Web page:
NIOSH Creates Web Page for Tornado Response Safety

June 1, 2011
There’s a reason why they’re called first responders: They’re the first on the scene after natural and manmade disasters strike, when conditions are at their most dangerous.

Recommendations and resources are available for state and local response personnel, health care workers, shelter workers and other responders from the National Institute for Occupational Safety and Health (NIOSH) on a new web page. Information can be found on the page to help them stay safe during tornado response and cleanup. The new resource is available at

Emergency-response directors and supervisors should be aware of the potential work-related dangers involved in the aftermath of a tornado, and should establish and enforce proper safety programs. Injuries and illnesses in the line of duty are preventable. Workers and volunteers involved with tornado cleanup should be aware of the potential dangers involved, and of the proper safety and health precautions.

“As we were reminded this week by the devastation in Missouri, Oklahoma, and other states, tornados and other natural disasters take a horrific human toll,” said NIOSH Director John Howard, M.D. “Communities depend on clean-up crews, healthcare workers, and those who work or volunteer in emergency shelters to aid in recovery from such destruction. It is important to emphasize that those duties often involve potential hazards, and that strategic safety and health measures are vital for protecting workers and volunteers in the course of tornado response.”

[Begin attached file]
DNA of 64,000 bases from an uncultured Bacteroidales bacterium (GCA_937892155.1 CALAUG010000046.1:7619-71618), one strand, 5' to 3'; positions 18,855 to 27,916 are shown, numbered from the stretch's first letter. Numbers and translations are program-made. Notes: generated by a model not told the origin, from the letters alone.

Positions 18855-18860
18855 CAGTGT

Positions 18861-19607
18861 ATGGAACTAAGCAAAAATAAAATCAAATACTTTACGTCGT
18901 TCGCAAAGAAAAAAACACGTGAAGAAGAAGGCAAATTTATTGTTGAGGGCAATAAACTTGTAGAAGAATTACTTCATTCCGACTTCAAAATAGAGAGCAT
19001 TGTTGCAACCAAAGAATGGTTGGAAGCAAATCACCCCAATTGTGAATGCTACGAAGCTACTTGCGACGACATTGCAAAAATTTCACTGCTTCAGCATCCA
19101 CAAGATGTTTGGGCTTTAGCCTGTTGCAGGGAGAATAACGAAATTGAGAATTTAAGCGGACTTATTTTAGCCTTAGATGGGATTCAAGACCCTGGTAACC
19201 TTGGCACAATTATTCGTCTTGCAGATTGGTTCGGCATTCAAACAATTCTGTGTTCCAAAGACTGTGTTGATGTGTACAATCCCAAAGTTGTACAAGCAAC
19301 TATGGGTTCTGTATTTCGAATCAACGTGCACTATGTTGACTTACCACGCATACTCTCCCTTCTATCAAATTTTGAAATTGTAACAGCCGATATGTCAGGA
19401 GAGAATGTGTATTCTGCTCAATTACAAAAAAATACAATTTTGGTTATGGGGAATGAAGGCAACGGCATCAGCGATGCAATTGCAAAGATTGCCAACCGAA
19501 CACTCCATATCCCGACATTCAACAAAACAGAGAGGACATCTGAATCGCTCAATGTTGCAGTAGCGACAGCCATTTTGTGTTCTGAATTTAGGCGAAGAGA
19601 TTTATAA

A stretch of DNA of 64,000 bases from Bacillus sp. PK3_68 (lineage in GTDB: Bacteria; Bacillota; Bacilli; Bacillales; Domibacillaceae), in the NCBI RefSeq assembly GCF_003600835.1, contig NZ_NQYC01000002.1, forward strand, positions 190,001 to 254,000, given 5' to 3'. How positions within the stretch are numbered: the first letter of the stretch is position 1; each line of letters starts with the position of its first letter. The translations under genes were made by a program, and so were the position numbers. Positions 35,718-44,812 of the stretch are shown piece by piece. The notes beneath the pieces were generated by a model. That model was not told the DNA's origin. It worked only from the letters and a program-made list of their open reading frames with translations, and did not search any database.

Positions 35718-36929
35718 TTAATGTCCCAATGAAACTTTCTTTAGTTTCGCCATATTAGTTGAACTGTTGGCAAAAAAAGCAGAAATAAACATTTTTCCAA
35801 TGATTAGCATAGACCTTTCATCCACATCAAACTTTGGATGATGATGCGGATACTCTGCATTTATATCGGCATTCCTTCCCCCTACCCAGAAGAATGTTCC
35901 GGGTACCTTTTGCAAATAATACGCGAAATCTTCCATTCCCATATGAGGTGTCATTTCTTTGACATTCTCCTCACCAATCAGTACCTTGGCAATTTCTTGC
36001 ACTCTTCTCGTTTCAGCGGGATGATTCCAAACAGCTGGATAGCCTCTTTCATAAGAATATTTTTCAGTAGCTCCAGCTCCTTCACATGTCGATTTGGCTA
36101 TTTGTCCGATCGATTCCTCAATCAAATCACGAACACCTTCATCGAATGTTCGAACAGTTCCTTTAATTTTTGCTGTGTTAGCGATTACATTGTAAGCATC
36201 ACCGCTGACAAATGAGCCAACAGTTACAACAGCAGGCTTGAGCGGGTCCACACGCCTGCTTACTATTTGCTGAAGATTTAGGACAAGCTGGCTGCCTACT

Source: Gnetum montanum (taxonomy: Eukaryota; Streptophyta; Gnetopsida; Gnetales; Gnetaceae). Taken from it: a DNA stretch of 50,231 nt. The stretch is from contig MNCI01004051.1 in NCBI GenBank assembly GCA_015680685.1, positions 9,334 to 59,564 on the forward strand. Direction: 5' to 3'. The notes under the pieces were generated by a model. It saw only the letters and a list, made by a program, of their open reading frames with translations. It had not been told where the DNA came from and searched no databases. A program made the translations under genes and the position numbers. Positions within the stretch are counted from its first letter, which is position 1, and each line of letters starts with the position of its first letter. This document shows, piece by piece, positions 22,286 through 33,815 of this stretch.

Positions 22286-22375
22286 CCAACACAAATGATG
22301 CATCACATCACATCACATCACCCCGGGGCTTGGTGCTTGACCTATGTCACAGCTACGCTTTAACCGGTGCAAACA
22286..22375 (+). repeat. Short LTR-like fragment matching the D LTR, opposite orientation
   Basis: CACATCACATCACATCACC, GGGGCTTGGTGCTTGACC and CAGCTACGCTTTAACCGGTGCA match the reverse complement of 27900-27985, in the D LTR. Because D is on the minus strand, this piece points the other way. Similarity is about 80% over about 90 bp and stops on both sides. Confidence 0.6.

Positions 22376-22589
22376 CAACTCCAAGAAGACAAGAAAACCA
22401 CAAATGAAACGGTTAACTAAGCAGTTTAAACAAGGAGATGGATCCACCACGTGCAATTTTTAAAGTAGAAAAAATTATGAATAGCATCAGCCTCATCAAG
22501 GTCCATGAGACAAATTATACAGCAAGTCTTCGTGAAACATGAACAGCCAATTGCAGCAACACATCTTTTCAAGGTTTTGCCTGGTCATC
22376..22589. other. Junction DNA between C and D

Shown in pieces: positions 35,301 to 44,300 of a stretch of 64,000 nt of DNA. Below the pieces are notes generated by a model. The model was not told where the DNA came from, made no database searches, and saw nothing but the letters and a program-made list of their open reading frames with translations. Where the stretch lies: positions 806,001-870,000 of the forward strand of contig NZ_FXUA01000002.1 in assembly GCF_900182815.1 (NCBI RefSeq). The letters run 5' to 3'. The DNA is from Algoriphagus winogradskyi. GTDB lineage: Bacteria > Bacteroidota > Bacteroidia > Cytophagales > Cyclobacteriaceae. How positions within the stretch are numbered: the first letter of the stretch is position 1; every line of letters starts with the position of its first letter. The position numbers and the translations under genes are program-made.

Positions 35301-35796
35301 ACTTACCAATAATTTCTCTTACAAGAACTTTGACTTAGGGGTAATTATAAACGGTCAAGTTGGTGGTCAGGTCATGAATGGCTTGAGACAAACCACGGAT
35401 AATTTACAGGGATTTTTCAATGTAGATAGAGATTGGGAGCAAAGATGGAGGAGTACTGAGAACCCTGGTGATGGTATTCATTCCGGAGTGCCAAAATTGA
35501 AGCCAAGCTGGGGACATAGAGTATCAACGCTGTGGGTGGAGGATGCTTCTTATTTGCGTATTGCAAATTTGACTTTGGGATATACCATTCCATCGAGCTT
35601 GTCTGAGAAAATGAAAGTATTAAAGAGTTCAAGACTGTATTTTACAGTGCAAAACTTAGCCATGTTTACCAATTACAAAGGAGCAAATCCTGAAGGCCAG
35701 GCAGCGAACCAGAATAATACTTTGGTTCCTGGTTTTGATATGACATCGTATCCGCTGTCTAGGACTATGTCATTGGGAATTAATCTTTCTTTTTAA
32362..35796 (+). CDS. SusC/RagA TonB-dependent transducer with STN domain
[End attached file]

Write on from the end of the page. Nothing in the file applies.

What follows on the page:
Work-related hazards that could be encountered in tornado clean-up and recovery include electrical hazards, carbon monoxide exposures, musculoskeletal hazards, heat stress, motor vehicle and large machinery incidents, hazardous materials, fire, confined spaces and falls. In some areas, hazards could include snake bites and bites from other animals and reptiles.

NIOSH also noted that people working or volunteering in evacuation centers, shelters, clinics or hospitals may face challenges related to potentially crowded conditions, long working hours, and urgent demands for care and assistance. Those challenges include risks of fatigue, stress and illness.

The new web page includes resources for planning and carrying out safe recovery work, including fact sheets on hazards, recommendations for preventing injuries and illnesses and survey forms for on-site use in identifying risk factors and documenting that proper safety measures have been taken.

About the Author

Sandy Smith

Sandy Smith is the former content director of EHS Today, and is currently the EHSQ content & community lead at Intelex Technologies Inc. She has written about occupational safety and health and environmental issues since 1990.

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